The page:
Kansas court blocks state ban on prescribing abortion pills via telemedicine

Online Abortion
FILE – This Sept. 22, 2010 file photo shows bottles of the abortion-inducing drug RU-486 in Des Moines, Iowa. A new study published Tuesday, May 16, 2017 shows medical abortions done at home with online help and pills sent by mail appear to be just as safe as those done at a clinic. The research tracked 1,000 women in Ireland and Northern Ireland, who used a website to get abortion pills by mail and get around strict abortion laws. (Charlie Neibergall/AP)

Kansas court blocks state ban on prescribing abortion pills via telemedicine

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A Kansas judge has blocked the state’s ban on prescribing abortion pills via telemedicine, a move that could expand access to abortion.

Shawnee County District Court Judge Teresa Watson granted a temporary injunction barring the enforcement of a state law that requires physicians to administer abortion-inducing drugs while they are in the room with the patient, effectively preventing abortion pills from being prescribed through telemedicine, after Trust Women, a reproductive clinic in the state, filed a lawsuit challenging the ban.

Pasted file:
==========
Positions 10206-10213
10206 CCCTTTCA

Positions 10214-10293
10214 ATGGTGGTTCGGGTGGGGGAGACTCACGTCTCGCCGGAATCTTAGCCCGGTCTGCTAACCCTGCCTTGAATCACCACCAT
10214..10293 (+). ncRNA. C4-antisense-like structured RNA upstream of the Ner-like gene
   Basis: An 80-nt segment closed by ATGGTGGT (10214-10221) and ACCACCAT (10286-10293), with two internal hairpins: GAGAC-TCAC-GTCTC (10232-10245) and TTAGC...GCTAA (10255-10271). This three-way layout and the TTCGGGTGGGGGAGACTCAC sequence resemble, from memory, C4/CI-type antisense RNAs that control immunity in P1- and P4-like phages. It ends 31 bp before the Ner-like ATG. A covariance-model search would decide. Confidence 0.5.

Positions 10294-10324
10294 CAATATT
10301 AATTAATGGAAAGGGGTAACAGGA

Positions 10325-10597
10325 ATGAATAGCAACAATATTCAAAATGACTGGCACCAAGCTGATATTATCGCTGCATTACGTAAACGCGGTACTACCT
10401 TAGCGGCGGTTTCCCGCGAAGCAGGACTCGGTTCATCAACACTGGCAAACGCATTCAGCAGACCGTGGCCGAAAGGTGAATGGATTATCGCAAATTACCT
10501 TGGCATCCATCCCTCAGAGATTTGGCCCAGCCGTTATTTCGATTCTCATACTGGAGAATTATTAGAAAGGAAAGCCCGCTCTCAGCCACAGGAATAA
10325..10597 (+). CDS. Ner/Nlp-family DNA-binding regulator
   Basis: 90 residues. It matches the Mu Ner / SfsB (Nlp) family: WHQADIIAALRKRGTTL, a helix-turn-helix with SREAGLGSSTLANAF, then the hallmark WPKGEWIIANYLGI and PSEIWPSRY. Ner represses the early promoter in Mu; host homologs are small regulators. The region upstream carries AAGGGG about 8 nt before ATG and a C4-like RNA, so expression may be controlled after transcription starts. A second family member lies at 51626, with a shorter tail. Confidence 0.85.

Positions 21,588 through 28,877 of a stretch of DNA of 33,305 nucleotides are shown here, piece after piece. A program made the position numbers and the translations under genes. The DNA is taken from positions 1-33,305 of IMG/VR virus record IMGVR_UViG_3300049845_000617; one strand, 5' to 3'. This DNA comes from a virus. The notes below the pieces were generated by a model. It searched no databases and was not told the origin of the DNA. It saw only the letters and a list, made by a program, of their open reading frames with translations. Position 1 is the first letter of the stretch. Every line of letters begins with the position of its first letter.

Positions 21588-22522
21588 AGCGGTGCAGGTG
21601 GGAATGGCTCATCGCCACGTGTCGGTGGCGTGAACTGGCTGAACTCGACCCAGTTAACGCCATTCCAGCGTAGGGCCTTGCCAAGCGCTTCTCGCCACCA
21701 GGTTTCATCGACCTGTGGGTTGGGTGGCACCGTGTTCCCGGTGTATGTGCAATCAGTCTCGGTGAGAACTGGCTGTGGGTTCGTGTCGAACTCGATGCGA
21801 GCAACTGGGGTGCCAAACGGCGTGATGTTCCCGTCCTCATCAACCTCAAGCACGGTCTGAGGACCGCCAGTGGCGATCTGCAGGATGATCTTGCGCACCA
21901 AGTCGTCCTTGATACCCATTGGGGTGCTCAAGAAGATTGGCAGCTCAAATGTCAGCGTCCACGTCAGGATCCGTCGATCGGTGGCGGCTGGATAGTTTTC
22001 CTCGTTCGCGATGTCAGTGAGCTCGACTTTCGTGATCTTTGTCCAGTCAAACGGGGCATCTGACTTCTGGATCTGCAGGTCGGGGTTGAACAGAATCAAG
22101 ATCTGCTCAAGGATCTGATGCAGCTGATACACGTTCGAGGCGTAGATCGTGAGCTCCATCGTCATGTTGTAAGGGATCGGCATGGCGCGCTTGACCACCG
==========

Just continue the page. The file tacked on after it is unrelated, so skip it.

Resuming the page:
It comes after the Kansas Court of Appeals sided with Trust Women this June, overturning Watson’s previous denial for an injunction.

The appeals court’s majority opinion concluded that Watson made flaws in her previous decision on the matter, diverging from “well-established Kansas caselaw,” and sent it back to the district court to rule on the injunction again, according to the Topeka Capital-Journal.

Months prior, Kansas voters rejected a ballot amendment that would have removed the right to an abortion from their state constitution. Abortion is currently legal in Kansas up until 22 weeks of pregnancy, though there are other restrictions in place including a 24-hour waiting period.

It’s unclear if abortion clinics will begin prescribing abortion pills, including mifepristone, through telemedicine because the state could appeal the decision to the Kansas Supreme Court.

If the procedure were legalized for telemedicine, it could allow physicians to provide abortions to patients that are in other parts of the state.


Medication abortion has come under a renewed spotlight since the Supreme Court overturned Roe v. Wade in June because the drug could make abortion more accessible in light of a growing number of states limiting access to the procedure. In 2020, medication abortions accounted for over half of all abortions in the United States, according to the Guttmacher Institute.

© 2022 Washington Examiner

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